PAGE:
LivePrayer’s Bill Keller really did not need to comment on a tragedy he knows nothing about, but he did.
In a press release out today, Keller used the suicide of 15 year old Jamie Hubley to go on a rant about gays.
Keller blames the victim, Anderson Cooper, Rachel Maddow and Ellen DeGeneres for the suicide, assuming that the boy was in distress because he had come out as gay.
Last Friday, a 15-year-old Ottawa boy Jamie Hubley, committed suicide after documenting his hardships of being “gay.” Liveprayer’s Bill Keller said that while the media wants to demonize anyone who dares call this CHOICE of sexual activity what God calls it in the Bible, a sin, it is those in the media who glamorize and promote this choice as normal and acceptable, along with gutless pastors too afraid to speak out against this sin, along with faux churches that glorify this deviant, unnatural, and unhealthy choice of sexual activity, who are most responsible for Hubley’s death.
Rants by fundamentalists about homosexuality are not really news, but this one is so noxious that it illustrates the growing gulf in the church between those who know something about homosexuality and those who don’t. The scholars, ministers and lay people who are making an attempt to understand the subject are moving in one direction and what is left are those who ignore abundant evidence to the contrary of their beliefs.
Recently, I was talking with a 20-something minister who told me that he had become disillusioned with the culture war machine, most clearly over homosexuality. He told me of his struggle to relate to a gay friend, because the friend was more devout in his Christianity than many of his straight Christian friends. His friend was nothing like the right wing stereotypes about “the gay lifestyle.” He also said he worked with some gay men and lesbians at a job where they talked freely about their lives. This young man told me about how common their descriptions were and how normal their families sounded.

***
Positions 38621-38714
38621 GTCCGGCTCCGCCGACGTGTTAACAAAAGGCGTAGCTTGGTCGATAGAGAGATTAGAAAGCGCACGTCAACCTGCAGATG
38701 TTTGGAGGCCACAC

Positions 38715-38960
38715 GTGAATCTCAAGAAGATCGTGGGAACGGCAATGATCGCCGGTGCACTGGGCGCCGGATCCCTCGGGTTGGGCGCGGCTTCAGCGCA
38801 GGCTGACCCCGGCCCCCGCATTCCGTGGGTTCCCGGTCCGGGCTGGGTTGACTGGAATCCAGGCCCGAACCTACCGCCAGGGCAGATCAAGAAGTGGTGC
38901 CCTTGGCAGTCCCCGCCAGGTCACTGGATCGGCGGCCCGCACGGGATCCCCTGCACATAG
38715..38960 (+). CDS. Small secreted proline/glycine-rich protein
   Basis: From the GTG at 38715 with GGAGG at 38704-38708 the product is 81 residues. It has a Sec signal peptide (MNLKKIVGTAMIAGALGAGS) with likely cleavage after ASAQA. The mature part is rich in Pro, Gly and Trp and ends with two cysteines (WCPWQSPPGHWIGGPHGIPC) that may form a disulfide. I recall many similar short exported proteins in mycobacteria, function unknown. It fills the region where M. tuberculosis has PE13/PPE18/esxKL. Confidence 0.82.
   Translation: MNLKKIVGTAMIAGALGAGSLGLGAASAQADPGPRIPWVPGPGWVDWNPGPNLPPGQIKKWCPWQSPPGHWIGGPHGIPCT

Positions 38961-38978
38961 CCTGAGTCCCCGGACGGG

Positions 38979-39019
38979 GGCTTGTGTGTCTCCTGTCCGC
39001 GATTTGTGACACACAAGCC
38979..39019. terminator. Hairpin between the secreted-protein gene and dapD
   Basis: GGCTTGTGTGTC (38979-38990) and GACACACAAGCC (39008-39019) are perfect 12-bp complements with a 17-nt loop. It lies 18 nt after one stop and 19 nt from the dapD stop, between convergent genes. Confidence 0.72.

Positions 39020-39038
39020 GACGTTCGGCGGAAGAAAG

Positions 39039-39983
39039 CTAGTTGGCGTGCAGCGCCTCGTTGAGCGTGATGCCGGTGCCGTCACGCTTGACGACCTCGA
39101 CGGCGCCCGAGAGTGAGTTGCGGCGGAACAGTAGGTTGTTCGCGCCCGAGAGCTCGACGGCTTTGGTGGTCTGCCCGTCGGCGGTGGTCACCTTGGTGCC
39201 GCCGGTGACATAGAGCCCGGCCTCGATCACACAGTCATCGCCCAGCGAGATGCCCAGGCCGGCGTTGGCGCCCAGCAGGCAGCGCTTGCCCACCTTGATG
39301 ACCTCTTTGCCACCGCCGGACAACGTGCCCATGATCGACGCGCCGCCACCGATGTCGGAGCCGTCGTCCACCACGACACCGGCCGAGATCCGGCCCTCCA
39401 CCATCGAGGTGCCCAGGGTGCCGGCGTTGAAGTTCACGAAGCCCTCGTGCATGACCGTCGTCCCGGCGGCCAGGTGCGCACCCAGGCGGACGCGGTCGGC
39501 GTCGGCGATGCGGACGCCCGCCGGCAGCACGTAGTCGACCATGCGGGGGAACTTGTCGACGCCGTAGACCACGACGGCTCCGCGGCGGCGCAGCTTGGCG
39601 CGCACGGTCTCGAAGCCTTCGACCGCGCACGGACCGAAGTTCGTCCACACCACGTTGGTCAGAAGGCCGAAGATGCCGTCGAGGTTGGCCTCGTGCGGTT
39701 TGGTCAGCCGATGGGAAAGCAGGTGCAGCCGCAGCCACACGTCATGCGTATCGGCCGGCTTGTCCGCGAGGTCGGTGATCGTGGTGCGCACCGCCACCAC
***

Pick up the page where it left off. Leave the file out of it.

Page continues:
He struggled because what he read and heard from evangelical leaders did not square with his own experience. He felt internal pressure to conform his attitudes to the conventional wisdom he was hearing and to disregard his direct experience. He also told me that he didn’t care what anyone said, he didn’t believe his friends could change their orientation, “any more than I can change mine,” he said.
I fear that the rants and rhetoric from those who seem threatened by social change will become more strident. Like a huge self-fulfilling prophecy, they will behave badly toward gays and others who disagree with them, and then they will use the natural reaction of those attacked as a proof of their righteous stance.
I just wish suicides by 15 year old kids could be left out of it.